GREECE: Far-reaching European Court ruling

A controversial decision by the European Court of Justice is likely to have far-reaching effects on higher education in Greece. The court's decision, based on the 89/48 EC directive, held that the Greek rules on recognition of diplomas are contrary to community legislation. Moreover, the court ruled that only member states where a diploma was awarded may verify its basis, thereby denying any form of control, academic or administrative, to the host member states.

An action against Greece and another seven countries, Belgium, Ireland, Spain, France, Cyprus, Austria, and Portugal, was brought before the court by the European Commission for non-compliance with the provisions of Community Directive 89/48. Denmark will also be warned for similar violations.

The commission claimed that Greece systematically refused to recognise diplomas obtained following education and training provided under a franchise agreement by a private body in Greece and an authority in another member state which awarded the diploma on the basis of a prior agreement between the two establishments.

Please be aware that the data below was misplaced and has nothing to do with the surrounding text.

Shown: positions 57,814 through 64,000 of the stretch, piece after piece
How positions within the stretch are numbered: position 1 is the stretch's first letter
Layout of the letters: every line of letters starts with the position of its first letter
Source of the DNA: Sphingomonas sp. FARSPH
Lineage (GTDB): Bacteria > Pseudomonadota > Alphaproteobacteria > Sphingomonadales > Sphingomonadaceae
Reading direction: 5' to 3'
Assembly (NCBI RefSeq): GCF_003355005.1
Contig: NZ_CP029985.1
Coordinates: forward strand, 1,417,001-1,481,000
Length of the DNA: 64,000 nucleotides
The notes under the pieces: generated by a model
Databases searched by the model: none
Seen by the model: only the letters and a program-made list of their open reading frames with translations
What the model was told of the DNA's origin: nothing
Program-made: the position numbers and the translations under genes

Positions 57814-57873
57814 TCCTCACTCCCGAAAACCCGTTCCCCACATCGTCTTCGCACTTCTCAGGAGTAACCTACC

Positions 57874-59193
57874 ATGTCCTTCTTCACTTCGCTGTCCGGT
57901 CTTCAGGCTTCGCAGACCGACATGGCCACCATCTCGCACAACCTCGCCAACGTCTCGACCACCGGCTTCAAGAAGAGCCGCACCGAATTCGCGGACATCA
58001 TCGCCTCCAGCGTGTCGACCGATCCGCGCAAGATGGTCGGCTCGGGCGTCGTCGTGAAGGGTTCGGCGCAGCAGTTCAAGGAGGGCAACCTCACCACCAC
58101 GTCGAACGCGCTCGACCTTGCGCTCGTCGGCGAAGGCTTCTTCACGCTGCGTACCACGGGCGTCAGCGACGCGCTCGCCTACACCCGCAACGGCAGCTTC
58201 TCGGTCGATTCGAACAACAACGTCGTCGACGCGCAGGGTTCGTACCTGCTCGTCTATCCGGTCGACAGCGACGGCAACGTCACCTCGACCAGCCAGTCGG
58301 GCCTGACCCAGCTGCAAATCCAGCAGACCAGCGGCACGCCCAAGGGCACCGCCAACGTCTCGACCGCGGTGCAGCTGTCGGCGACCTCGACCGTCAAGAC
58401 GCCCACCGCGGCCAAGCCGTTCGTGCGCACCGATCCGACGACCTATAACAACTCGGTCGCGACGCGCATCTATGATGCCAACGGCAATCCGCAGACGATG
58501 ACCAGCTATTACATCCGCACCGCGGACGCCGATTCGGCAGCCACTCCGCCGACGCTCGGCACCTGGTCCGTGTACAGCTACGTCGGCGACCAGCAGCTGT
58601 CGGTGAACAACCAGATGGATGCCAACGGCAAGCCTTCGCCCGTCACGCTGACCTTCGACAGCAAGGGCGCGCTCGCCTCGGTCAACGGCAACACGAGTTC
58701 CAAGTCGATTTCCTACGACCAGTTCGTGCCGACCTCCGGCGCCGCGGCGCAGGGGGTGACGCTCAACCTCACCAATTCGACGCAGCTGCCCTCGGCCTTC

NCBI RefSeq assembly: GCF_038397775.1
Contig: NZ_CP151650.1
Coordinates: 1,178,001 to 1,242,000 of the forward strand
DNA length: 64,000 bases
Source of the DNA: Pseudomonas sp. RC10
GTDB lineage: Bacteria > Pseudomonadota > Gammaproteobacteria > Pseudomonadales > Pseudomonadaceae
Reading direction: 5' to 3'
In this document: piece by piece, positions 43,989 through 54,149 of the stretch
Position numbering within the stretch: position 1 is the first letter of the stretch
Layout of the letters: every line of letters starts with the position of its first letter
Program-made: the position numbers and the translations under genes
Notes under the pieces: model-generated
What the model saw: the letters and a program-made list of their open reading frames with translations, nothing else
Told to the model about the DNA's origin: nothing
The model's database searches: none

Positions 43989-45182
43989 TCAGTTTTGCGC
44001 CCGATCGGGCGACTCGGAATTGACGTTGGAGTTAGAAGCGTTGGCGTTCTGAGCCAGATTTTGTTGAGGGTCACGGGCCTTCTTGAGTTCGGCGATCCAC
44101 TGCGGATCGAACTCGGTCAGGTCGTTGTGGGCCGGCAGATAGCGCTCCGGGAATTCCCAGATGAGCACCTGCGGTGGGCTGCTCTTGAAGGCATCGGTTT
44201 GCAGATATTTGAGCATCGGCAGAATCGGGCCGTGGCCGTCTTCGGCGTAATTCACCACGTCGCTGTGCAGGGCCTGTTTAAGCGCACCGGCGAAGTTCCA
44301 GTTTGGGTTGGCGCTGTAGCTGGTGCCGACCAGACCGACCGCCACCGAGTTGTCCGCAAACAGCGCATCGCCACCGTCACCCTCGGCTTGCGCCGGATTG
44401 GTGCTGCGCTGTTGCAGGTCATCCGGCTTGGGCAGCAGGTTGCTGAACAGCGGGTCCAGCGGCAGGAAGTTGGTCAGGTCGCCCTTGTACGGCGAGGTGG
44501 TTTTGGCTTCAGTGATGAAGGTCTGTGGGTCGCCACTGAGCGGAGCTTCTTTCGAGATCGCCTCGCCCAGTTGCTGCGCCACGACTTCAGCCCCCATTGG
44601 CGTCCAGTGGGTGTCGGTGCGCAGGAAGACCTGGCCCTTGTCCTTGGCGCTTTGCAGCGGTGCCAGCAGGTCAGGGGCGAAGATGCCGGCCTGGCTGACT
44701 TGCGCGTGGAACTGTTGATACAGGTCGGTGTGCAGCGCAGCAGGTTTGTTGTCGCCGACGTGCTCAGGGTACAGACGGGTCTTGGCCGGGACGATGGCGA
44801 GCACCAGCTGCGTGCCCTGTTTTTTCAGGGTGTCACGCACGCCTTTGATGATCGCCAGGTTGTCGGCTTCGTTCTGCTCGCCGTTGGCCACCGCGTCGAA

Such diplomas are awarded in Greece by a number of foreign universities, mainly from Britain, to students in a small number of liberal studies centres or LSCs. These do not belong to any recognised educational level, provide non-typical post-secondary education and operate under a licence from the Ministry of Trade.

The court's decision was based on an interpretation of the law and does not take into consideration the special conditions prevailing in Greece. It rules that recognition of diplomas is based on the mutual trust that member states have in their respective professional qualifications. It does not examine the intrinsic value of a diploma but establishes the presumption the qualification which entitles a person to pursue a regulated profession in one member state is sufficient for the pursuit of that profession in the other member states.